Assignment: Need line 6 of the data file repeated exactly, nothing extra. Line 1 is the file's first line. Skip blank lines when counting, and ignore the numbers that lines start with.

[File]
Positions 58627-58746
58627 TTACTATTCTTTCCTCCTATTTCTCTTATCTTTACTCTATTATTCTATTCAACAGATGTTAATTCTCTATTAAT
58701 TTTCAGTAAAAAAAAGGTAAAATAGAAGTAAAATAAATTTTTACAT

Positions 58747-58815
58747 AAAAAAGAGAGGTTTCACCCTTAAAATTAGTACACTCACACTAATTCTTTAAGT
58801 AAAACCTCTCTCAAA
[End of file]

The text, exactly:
58801 AAAACCTCTCTCAAA